modal auxiliary verb


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modal auxiliary verb

A modal auxiliary verb, often simply called a modal verb or even just a modal, is used to change the meaning of other verbs (commonly known as main verbs) by expressing modality—that is, asserting (or denying) possibility, likelihood, ability, permission, obligation, or future intention.
Modal verbs are defined by their inability to conjugate for tense and the third person singular (i.e., they do not take an “-s” at the end when he, she, or it is the subject), and they cannot form infinitives, past participles, or present participles. All modal auxiliary verbs are followed by a main verb in its base form (the infinitive without to); they can never be followed by other modal verbs, lone auxiliary verbs, or nouns.
As with the primary auxiliary verbs, modal verbs can be used with not to create negative sentences, and they can all invert with the subject to create interrogative sentences.
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ThesaurusAntonymsRelated WordsSynonymsLegend:
Noun1.modal auxiliary verb - an auxiliary verb (such as `can' or `will') that is used to express modality
auxiliary verb - a verb that combines with another verb in a verb phrase to help form tense, mood, voice, or condition of the verb it combines with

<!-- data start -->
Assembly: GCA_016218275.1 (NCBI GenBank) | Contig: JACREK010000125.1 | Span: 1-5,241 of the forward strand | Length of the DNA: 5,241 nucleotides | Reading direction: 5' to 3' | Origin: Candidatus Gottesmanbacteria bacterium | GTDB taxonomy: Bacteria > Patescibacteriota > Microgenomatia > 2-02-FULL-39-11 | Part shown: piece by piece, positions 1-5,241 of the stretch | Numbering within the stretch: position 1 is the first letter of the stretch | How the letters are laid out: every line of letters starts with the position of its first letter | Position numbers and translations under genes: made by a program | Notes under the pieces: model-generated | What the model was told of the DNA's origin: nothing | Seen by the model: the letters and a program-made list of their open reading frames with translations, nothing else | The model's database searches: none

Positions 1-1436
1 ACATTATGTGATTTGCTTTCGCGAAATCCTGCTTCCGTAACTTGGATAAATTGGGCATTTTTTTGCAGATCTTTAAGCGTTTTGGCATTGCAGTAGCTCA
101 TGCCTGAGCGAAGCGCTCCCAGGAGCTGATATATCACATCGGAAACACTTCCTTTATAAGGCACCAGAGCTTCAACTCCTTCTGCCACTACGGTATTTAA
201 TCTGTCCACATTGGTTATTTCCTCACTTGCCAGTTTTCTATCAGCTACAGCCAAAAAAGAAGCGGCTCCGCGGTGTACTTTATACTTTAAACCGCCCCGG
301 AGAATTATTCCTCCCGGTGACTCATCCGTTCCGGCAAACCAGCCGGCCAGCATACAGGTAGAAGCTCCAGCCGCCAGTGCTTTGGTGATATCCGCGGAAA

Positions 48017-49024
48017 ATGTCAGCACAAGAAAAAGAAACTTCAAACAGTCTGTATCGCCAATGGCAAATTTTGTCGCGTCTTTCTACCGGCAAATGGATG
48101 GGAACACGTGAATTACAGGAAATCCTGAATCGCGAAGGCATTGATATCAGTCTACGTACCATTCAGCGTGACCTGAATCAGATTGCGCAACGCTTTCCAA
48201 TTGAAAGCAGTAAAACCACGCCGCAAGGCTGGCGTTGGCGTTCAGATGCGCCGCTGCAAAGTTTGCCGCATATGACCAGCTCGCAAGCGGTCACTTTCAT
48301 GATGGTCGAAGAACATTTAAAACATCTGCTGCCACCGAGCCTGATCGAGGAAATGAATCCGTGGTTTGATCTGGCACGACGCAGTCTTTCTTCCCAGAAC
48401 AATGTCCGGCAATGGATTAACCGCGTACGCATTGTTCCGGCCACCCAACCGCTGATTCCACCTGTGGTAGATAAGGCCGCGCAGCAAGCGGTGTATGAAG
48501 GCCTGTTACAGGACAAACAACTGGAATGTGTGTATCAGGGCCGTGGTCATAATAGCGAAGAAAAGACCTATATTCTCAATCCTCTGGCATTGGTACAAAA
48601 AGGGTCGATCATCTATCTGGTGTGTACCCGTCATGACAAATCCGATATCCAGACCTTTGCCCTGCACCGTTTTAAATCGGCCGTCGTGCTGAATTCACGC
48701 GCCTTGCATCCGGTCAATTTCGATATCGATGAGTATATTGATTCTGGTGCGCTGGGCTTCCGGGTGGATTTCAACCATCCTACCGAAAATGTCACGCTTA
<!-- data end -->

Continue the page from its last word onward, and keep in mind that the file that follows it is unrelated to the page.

References in periodicals archive ?
The phrase also gives the message a serious tone given the sense of promise, possibility and ability that are likely to be elicited by the modal auxiliary verb.
Notice that the statement "you must not split infinitives" uses the modal auxiliary verb must to express a command.
Presumably, the author of the note has remembered that subjunctives are used in Latin to express potential facts or states of affairs, as English does with modal auxiliary verbs like 'could,' 'would,' or 'may,' but has either forgotten that this is only one of many uses of the subjunctive or simply has not bothered to go look at the passage in Bacon to see how he uses it there.
However, we use modal auxiliary verbs (can, could, do, may, might, must, shall, should, will, would) to express feelings, such as beliefs, doubts, guesses, and regrets, as well as to ask questions and make requests.